Who knows what the Oilers’ plans will be for finding Stuart Skinner a backup, but I wonder how much that plan is changing with the way Calvin Pickard is playing when he gets the chance. At $762K on the salary cap, you’d have to think that the team loves having a number like that on the books heading into the trade deadline.


  • I think I can speak for all of us when I say that the Oilers’ start on Friday night was about as disappointing as it gets. I know the Ducks have been playing some decent hockey lately, but let’s be honest that the Oilers should probably beat them more often than not. So, to have the slow start they did and look as disengaged as they were was a tough scene for a team that has been playing so much better than that. As unfortunate as it might be to say, the Oilers were lucky to find themselves down by only one goal after 20 minutes.
  • How about a quiet little three-point night for Connor McDavid? It’s amazing how McDavid getting three assists in a game barely registers anymore. We’re so damned blessed to have him.
  • Congrats to Corey Perry for picking up his first assist as an Oiler. Further congrats go to him for the way he slashed Gibson’s stick out of his hand without getting pinched for it.
  • The NHL site had the Oilers listed with 11 giveaways but I swear that number could have been from the first period alone. The boys were coughing up the puck like the cinnamon challenge, and there was a stretch when it almost seemed as likely that they’d pass to the opponent as it was to a teammate.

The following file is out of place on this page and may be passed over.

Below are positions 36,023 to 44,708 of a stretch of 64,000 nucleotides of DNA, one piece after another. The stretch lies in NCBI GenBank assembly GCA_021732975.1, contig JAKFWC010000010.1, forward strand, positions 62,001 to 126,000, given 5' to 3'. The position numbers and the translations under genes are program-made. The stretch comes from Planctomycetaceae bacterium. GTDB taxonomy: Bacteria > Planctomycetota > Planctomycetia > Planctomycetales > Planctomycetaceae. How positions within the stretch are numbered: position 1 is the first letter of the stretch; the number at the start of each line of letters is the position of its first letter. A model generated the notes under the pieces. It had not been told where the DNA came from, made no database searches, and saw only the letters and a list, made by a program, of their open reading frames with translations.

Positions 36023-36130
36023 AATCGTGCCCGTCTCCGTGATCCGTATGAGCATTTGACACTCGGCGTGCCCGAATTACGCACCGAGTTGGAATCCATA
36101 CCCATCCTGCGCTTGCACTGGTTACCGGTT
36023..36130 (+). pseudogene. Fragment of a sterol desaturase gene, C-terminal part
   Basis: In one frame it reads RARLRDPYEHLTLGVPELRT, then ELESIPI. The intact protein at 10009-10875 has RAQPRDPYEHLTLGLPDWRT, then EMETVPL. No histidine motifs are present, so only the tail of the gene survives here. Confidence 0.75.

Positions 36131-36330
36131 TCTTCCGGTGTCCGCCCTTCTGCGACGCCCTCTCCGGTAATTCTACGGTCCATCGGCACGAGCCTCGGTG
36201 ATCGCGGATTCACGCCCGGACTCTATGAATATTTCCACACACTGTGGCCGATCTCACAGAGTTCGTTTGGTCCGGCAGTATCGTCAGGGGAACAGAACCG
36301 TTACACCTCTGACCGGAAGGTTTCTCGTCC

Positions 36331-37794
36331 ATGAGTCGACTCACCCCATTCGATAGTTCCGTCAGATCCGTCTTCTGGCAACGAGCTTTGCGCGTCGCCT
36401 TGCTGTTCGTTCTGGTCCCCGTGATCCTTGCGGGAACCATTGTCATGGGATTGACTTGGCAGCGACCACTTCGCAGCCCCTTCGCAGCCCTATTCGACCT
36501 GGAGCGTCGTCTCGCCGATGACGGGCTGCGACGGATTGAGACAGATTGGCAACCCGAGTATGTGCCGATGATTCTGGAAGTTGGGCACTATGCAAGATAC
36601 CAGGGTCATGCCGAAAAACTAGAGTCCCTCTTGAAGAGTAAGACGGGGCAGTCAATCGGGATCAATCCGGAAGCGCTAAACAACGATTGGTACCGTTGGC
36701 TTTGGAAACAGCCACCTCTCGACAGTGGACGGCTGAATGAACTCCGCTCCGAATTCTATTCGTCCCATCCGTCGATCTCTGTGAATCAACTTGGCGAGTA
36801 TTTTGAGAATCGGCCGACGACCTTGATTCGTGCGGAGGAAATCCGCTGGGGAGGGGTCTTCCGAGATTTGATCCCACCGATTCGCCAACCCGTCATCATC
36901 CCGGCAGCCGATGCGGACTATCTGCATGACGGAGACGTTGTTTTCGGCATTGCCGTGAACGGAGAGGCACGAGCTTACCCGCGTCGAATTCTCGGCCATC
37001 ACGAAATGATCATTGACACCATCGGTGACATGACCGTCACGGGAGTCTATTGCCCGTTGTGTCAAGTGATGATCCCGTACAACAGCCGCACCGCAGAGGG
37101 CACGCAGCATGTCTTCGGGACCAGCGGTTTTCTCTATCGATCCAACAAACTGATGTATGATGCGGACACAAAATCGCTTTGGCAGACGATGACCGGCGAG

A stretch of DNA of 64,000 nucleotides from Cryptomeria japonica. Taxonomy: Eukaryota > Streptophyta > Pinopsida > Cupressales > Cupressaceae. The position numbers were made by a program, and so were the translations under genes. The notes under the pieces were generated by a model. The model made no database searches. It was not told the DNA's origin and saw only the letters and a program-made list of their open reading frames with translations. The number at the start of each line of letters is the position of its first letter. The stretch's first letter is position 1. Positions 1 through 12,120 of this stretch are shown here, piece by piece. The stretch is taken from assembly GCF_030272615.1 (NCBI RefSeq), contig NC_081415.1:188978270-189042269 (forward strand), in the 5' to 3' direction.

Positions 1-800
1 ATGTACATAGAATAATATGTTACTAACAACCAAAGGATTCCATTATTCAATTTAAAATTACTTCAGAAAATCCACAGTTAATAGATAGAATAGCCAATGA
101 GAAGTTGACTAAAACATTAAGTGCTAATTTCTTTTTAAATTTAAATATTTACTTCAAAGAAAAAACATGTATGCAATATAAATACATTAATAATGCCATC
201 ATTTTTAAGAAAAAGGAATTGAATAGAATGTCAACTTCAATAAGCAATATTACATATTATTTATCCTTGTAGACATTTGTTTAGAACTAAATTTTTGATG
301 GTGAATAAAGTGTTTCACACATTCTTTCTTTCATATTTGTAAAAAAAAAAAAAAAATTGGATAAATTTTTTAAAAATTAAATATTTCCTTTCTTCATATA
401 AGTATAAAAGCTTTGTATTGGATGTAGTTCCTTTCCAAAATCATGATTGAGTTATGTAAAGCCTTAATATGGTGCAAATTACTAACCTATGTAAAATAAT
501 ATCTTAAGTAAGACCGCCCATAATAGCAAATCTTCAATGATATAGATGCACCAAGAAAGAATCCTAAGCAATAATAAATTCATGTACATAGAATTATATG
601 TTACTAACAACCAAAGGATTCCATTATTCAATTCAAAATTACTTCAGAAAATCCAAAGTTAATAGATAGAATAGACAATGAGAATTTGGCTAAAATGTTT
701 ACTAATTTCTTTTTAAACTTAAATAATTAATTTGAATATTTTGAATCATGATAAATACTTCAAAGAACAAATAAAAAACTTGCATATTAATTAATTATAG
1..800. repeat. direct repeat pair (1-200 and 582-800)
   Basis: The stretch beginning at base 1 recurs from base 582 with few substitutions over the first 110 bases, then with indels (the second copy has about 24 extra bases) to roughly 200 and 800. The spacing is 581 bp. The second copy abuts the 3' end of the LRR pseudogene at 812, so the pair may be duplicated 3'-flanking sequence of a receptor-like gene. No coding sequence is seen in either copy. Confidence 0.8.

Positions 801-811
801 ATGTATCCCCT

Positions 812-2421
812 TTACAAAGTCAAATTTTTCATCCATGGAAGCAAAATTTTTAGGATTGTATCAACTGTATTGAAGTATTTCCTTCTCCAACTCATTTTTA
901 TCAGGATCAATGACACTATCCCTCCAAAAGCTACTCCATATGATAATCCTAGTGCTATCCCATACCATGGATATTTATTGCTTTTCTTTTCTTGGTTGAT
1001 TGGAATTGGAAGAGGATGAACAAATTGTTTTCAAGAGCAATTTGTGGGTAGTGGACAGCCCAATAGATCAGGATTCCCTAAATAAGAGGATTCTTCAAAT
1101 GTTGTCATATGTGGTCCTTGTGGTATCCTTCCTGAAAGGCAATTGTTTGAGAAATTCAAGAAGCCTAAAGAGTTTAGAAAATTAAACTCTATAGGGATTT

• Looking at the special teams, the Oilers’ PK served up with a rare miss after allowing goals on both shorthanded situations they faced. At the other end of the rink, the power play cashed in one of two chances with the man advantage, and Oilers fans everywhere are hopeful this will be the beginning of the end of Edmonton’s road-PP woes.
  • You’re damned right I’m going to spend a second telling you that the Oilers won 52.9% of the faceoffs they took. Better than a coin flip, friends.
  • Were you surprised to see Ryan Strome score against his former team? You weren’t, were you? I still hate Peter Chiarelli for that one.